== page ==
And while such a sensibility doesn’t ever quite approach the more overtly knowing performing persona of, say, Stephen McBean (of onetime Howlin Rain tourmates Black Mountain), there’s a sense that Miller strives to blend classic-rock moments with meditations on the same. Howlin Rain’s is a rock sound that wouldn’t have been out of place in 1970—think Cream, Sabbath, just a hint of Joe Cocker—merged with a modern and self-aware sensibility. The Russian Wilds opens with “Self Made Man,” which centers around a lyrical riff on the title phrase, sometimes delivered through sinister harmonies and sometimes pausing to allow for nimble instrumental breakdowns. Musically, the band is up to the challenge of keeping things interesting, opening with a brief instance of Sabbath-esque heaviness before allowing the guitars to open things up: more Southern rock than proto-metal, Miller’s vocals bearing a ragged soul influence. And while the lyrics remain constant, the music shifts even more, sometimes stopping on a tranquil space, at others allowing the guitars to, well, howl. In the end, it’s a tour of classic rock styles and more a strange amalgamation of them, all in just under eight minutes. That's the band's MO: juxtaposing styles to achieve something majestic yet disconcerting.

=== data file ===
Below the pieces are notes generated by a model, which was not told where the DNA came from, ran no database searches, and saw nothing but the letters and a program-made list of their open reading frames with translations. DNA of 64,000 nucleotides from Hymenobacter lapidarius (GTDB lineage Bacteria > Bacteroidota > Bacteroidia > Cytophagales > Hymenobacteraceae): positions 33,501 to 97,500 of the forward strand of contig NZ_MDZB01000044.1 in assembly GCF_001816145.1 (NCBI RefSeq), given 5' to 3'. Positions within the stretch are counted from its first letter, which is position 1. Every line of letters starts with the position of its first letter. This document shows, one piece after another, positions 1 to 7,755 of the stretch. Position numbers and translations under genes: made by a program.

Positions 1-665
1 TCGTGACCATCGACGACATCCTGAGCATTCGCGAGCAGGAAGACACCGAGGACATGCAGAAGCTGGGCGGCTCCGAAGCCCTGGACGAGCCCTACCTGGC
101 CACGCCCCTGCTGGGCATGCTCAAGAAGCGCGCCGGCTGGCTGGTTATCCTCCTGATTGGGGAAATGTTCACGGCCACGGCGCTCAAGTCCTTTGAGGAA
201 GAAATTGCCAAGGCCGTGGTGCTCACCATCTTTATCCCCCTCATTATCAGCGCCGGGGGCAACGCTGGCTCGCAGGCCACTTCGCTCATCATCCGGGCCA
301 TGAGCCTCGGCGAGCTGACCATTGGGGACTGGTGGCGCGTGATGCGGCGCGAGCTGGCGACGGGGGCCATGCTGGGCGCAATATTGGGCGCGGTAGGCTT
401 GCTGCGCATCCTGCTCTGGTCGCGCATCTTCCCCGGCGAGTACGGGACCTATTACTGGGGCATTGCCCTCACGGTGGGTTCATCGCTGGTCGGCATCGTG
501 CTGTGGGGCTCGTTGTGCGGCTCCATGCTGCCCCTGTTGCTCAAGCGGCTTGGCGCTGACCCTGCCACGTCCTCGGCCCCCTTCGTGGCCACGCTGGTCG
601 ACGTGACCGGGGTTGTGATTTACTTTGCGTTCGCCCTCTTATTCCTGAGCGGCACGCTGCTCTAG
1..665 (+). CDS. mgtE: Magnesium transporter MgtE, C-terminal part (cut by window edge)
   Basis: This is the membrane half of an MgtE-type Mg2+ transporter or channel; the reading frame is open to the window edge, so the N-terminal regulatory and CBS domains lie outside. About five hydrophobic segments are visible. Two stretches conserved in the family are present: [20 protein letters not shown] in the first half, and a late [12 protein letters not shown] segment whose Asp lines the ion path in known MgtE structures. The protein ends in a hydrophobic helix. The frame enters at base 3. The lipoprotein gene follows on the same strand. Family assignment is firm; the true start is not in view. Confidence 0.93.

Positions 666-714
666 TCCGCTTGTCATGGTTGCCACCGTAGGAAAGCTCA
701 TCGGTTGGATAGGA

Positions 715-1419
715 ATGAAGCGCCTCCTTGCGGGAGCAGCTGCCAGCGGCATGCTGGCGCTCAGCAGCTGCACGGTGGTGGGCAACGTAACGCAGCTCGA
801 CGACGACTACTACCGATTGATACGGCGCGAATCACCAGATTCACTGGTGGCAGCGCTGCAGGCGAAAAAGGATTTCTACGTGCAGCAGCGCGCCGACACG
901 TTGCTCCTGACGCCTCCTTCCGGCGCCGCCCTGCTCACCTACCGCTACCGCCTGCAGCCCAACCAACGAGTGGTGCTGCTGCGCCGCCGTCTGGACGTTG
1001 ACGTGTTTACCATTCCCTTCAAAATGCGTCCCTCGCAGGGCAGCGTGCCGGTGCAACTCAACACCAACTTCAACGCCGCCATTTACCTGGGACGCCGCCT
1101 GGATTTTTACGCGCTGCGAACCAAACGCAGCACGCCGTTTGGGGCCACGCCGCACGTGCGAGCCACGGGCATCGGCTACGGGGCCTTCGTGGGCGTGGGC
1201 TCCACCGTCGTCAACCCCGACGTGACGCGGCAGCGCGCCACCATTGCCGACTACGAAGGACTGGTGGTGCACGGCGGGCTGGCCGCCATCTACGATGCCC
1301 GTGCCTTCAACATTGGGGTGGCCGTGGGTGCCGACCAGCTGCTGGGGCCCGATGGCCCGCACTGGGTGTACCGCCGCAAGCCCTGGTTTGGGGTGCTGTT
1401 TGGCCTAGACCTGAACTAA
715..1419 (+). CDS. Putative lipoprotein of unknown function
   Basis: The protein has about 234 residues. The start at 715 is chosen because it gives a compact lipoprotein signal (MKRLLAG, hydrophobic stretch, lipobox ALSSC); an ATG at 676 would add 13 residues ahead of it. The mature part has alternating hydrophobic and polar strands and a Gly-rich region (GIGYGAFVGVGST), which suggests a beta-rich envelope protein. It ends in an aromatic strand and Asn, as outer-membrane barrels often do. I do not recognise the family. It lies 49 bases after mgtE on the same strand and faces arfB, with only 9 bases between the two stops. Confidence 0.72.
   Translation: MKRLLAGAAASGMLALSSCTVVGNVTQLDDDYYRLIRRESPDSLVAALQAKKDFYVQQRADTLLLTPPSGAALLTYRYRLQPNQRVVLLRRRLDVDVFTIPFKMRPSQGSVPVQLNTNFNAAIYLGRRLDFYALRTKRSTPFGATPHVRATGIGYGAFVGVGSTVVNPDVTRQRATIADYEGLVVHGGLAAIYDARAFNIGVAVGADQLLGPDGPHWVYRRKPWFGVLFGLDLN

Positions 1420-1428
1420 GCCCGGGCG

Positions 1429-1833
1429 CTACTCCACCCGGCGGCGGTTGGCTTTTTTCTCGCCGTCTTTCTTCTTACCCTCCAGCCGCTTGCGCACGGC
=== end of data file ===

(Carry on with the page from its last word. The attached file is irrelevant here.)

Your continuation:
At last week’s Mercury Lounge show, the band focused heavily on songs from the new album. Live the songs sounded rawer than on record; the triplicate guitar work of Miller, Joel Robinow, and Isaiah Mitchell alternately soared and shredded, albeit more cleanly than the copious distortion heard in Comets on Fire. “Strange Thunder,” a slow-burning Russian Wilds number, emerged as the best showcase for the group’s technical ability, its stately escalation moving from confined and contemplative to bombastic. And yet there’s that discrepancy—the deeply retro qualities of Howlin Rain’s sound brushing up against the sense that Miller’s own musical background contains a far greater capacity for the propulsive and explosive. (The group encored with a beautifully frayed take on Richard and Linda Thompson’s “I Want to See the Bright Lights Tonight,” the sound of their guitars perennially threatening to fracture into a sea of fuzz.)